ALEX Classroom Resource

  

Movement & Action: The Women's Suffrage Movement

  Classroom Resource Information  

Title:

Movement & Action: The Women's Suffrage Movement

URL:

https://www.icivics.org/node/2693592/resource?referer=node/104524&page_title=Civil%20Rights

Content Source:

Other
iCivics
Type: Interactive/Game

Overview:

This is a WebQuest from iCivics to help students learn about four civic tactics that supporters of women's suffrage took to move the nation to ratify the 19th Amendment, which granted women the right to vote. Teachers can use this resource while teaching a lesson on women's suffrage.  

You will need to create a free account in order to access some of the content on this site.

Content Standard(s):
Social Studies
SS2010 (2010)
Grade: 6
United States Studies: The Industrial Revolution to the Present
4 ) Identify cultural and economic developments in the United States from 1900 through the 1930s.

•  Describing the impact of various writers, musicians, and artists on American culture during the Harlem Renaissance and the Jazz Age
Examples: Langston Hughes, Louis Armstrong, Ernest Hemingway, F. Scott Fitzgerald, Andrew Wyeth, Frederic Remington, W. C. Handy, Erskine Hawkins, George Gershwin, Zora Neale Hurston (Alabama)

•  Identifying contributions of turn-of-the-century inventors
Examples: George Washington Carver, Henry Ford, Alexander Graham Bell, Thomas Alva Edison, Wilbur and Orville Wright (Alabama)

•  Describing the emergence of the modern woman during the early 1900s
Examples: Amelia Earhart, Zelda Fitzgerald, Helen Keller, Susan B. Anthony, Margaret Washington, suffragettes, suffragists, flappers (Alabama)

•  Identifying notable persons of the early 1900s
Examples: Babe Ruth, Charles A. Lindbergh, W. E. B. Du Bois, John T. Scopes (Alabama)

•  Comparing results of the economic policies of the Warren G. Harding, Calvin Coolidge, and Herbert Hoover Administrations
Examples: higher wages, increase in consumer goods, collapse of farm economy, extension of personal credit, stock market crash, Immigration Act of 1924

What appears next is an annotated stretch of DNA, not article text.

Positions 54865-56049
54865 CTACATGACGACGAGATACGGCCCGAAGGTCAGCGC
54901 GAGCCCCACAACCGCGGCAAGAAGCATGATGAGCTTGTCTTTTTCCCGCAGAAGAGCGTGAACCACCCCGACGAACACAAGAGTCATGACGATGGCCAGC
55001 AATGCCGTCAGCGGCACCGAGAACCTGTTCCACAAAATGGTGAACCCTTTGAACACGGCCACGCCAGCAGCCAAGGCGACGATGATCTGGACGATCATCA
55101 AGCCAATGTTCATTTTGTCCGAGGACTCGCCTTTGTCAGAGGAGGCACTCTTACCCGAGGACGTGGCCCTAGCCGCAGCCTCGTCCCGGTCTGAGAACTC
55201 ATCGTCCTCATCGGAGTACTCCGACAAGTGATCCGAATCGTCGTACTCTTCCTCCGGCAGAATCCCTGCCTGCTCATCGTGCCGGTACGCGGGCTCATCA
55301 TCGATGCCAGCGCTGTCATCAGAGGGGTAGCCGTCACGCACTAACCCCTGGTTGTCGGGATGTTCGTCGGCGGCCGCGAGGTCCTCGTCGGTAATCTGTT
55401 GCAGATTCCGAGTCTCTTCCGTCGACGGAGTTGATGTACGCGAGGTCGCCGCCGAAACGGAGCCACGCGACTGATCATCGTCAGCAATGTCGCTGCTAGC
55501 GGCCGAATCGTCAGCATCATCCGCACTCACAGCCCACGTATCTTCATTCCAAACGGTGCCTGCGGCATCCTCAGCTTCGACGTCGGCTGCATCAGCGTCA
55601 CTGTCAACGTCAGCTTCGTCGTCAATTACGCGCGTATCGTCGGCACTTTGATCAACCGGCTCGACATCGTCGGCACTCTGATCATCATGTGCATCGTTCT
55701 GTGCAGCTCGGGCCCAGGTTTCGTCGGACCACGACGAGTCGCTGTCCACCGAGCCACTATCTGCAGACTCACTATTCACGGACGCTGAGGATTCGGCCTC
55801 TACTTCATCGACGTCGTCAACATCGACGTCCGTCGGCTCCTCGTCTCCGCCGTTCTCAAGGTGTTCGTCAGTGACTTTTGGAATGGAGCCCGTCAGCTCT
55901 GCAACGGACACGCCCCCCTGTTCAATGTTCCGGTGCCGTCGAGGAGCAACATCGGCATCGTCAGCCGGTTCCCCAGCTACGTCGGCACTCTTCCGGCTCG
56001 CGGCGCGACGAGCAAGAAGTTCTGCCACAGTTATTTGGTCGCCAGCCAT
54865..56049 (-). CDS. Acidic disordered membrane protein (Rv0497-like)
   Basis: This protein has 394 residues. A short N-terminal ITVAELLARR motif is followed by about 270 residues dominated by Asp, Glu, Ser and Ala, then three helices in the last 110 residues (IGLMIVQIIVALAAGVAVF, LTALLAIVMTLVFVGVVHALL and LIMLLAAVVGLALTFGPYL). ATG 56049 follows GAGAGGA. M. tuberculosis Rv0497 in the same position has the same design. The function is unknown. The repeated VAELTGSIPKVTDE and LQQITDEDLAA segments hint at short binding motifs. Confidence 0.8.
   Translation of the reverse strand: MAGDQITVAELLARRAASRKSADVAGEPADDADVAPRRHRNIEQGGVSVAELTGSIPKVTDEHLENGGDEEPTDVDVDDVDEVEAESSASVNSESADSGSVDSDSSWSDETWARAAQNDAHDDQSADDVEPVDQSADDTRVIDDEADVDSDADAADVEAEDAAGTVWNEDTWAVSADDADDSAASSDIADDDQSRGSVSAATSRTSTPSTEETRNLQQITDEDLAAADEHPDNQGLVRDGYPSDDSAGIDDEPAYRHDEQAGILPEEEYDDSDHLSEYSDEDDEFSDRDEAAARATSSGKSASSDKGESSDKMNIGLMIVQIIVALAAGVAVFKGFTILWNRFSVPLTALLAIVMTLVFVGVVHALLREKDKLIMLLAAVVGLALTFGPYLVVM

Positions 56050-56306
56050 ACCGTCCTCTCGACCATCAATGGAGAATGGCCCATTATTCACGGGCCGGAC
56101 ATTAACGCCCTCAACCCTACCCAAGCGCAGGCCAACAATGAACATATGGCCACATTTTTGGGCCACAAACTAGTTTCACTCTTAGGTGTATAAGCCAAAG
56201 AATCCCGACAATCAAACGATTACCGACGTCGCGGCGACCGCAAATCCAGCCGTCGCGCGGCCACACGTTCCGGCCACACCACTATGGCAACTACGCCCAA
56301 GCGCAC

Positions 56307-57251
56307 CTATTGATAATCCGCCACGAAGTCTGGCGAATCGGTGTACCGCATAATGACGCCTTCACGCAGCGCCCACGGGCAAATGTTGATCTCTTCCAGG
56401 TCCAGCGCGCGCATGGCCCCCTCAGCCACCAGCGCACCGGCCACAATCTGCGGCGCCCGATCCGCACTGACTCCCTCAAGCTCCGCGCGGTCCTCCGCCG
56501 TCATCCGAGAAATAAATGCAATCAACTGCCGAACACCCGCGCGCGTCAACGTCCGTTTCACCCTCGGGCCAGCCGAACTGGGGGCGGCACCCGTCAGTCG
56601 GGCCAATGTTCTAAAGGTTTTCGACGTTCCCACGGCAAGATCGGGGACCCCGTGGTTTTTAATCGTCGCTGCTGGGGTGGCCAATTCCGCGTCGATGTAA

Unpacked Content
Strand: Economics, History, Civics and Government
Course Title: United States Studies: The Industrial Revolution to the Present
Evidence Of Student Attainment:
Students:
  • Identify cultural developments in the US from 1900 through the 1930s by describing the impact of various writers, musicians, and artists on American culture during the Harlem Renaissance and the Jazz Age.
  • Identify contributions of turn-of-the century inventors.
  • Describe the emergence of the modern woman.
  • Identifying notable persons of the early 1900s.
  • Compare results of various administrative economic policies of Harding, Coolidge, and Hoover.
Teacher Vocabulary:
  • Harlem Renaissance
  • Jazz Age
  • suffragettes
  • suffragists
  • flappers
  • personal credit
  • stock market crash
  • Immigration Act of 1924
Knowledge:
Students know:
  • The cultural and economic developments of the early 1900s.
Skills:
Students are able to:
  • Characterize the impact of notable people and events that shape our world.
  • Compare multiple points of view to explain economic policies.
Understanding:
Students understand that:
  • Major cultural and economic changes took place in the US during the early 1900's.
Alabama Archives Resources:
Click below to access all Alabama Archives resources aligned to this standard.

Alabama Alternate Achievement Standards
AAS Standard:
SS.AAS.6.4- Identify at least one or more inventions and inventors of the late 1800s and early 1900s, including Thomas Edison (practical light bulb), Alexander Graham Bell (telephone), George Washington Carver (uses for the peanut), Wright Brothers (airplane), and Henry Ford (affordable car); illustrate the cultural changes of the early 1900s presented by at least one or more individuals including, F. Scott Fitzgerald, Zora Neale Hurston, Helen Keller, Babe Ruth, W. C. Handy, and Charles Lindbergh.
SS.A


Tags: 19th Amendment, civil rights, womens suffrage
License Type: Custom Permission Type
See Terms: https://www.icivics.org/terms-use
For full descriptions of license types and a guide to usage, visit :
https://creativecommons.org/licenses
AccessibilityGraphics: includes alt tags or long descriptions
Text Resources: Content is organized under headings and subheadings
Comments

iCivics is a free resource.  Teachers will need to register for a free account to access free resources.  Students may participate in WebQuest either the whole group from the teacher's account or individually.  To participate in the WebQuest individually, the teacher will have to create student accounts for each student as well. Students will also need access to an internet-connected device.

  This resource provided by:  
Author: Ginger Boyd